As far back as 1940, with Walt Disney's production of "Fantasia", surround sound has been a concept that nearly everyone finds exciting. Consumer electronics tried to take advantage of surround for music in the early 1970s with various forms of quadraphonic sound. It never really became a mainstream success, however, due to limited recorded software and much more expensive phono cartridges or tape decks needed to play it back.
So here we are in the New Millennium, and thanks to Tom Holman and THX we've got lots of gain in our electronics. More gain than some of us need or want. At least 10 db more. Think of it this way: If you are running your volume control down around 9 o'clock, you are actually throwing away signal level so that a subsequent gain stage can make it back up. Routinely DIYers opt to make themselves a "passive preamp" - just an input selector and a volume control. What could be better? Hardly any noise or distortion added by these simple passive parts. No feedback, no worrying about what type of capacitors - just musical perfection. And yet there are guys out there who don't care for the result. "It sucks the life out of the music", is a commonly heard refrain (really - I'm being serious here!). Maybe they are reacting psychologically to the need to turn the volume control up compared to an active preamp. I suppose if I had to floor the accelerator to drive 55 mph, maybe I'd think the life was being sucked out of my driving. Then again, maybe I like 55. Nice and safe, good gas mileageâ€¦
Choosing a qualified A-V contractor and including a music and family room theater will help you grow your business and improve your bottom line.
Tactile technology promises to deliver personalised, realistic impact through aesthetically pleasing (hidden) design, and straightforward integration without jeopardising our family's hearing. When choosing between types of tactile device, customers should select products based on discerning need-to-performance analysis. Frequency range, flatness of frequency response and efficiency are all important considerations. Other factors include uniformity of motion, power requirements, gain and level control, interoperability with control systems, and cost.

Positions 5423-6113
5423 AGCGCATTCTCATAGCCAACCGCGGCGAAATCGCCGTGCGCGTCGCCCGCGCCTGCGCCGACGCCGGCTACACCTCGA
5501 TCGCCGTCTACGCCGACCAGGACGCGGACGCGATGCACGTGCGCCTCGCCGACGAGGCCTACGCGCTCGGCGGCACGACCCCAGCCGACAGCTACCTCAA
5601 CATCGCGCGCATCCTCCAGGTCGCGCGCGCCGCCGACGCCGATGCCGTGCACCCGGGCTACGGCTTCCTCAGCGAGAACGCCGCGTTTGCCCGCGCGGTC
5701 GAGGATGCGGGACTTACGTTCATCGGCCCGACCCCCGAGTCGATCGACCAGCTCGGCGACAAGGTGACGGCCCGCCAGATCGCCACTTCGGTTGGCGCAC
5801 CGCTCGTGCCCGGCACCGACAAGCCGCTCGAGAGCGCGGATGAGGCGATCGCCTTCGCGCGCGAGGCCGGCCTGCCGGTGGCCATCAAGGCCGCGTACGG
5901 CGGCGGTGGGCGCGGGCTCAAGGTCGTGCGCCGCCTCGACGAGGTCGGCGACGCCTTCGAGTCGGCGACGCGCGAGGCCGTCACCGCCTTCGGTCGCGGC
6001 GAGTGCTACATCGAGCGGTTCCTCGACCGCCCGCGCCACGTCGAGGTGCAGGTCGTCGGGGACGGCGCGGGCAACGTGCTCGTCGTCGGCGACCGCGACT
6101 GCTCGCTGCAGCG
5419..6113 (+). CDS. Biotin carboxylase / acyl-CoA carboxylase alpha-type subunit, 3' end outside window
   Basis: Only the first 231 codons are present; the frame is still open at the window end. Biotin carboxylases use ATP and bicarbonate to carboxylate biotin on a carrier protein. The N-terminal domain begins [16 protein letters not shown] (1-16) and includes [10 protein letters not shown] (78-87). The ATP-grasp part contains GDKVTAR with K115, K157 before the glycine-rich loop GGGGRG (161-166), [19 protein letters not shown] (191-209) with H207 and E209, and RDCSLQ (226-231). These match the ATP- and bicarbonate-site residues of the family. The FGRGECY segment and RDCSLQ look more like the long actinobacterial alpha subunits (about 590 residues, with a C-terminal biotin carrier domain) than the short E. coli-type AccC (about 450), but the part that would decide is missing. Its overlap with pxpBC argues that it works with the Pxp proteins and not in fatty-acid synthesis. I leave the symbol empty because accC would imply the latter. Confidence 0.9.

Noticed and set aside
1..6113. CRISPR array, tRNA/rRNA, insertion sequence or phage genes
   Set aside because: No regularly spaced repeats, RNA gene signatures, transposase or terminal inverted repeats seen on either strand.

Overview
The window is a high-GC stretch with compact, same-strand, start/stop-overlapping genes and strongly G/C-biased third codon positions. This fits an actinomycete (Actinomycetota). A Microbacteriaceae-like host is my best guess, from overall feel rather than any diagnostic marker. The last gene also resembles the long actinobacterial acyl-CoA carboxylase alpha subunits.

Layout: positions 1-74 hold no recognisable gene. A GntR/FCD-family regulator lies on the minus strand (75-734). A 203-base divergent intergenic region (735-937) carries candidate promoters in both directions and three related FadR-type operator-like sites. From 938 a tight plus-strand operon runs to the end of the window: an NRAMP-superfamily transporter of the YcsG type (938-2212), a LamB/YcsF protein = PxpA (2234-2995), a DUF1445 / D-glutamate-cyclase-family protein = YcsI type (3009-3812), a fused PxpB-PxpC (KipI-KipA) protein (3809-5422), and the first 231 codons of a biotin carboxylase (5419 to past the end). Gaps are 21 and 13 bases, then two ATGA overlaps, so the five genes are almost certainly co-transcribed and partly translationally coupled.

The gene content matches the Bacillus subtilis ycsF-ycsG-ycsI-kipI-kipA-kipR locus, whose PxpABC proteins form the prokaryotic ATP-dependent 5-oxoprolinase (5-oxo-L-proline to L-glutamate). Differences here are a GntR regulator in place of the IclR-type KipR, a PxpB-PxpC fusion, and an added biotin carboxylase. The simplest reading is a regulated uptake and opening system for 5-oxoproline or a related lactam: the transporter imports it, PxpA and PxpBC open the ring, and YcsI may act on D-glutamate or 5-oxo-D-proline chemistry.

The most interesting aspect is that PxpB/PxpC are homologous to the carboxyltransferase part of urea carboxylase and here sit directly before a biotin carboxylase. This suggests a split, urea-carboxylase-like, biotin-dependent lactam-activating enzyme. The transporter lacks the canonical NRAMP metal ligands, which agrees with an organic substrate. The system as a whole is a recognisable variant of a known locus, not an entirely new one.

Sometimes people flinch at the idea of "going wireless" with audio because they are afraid that the sound quality will suffer. Amphony took those worries to heart and their product will put any sound connoisseur's mind at ease.
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The HCE III Tx/Rx HDBaseTâ„¢ extension system offers full HDMI 2.0 compliance supporting HDR (High Dynamic Range) and 4K@60Hz with 4:4:4 chroma sampling. Featuring PureLink's proprietary Pr©cis codec, a light compression technology, the HCE III can transport Ultra HD/4K, multi-channel audio, and High Dynamic Range (10 bits support) content over a single CATx cable. The HCE III provides HDMI extension up to 130 feet (40 meters) at Ultra HD/4K and up to 230 ft. (70 meters) at 1080p over category cable with embedded multi-channel audio, CEC pass-through, bi-directional RS-232 and IR control, and PoE - all with zero loss and zero noise. The HCE III Tx/Rx also supports Dolby TrueHD, Dolby Digital Plus and DTS-HD Master Audio plus LCPM (up to 192 kHz). Additionally, the low profile "slim box" enclosure design make the HCE III ideal for limited space installation environments, such as behind flat panel displays and video walls.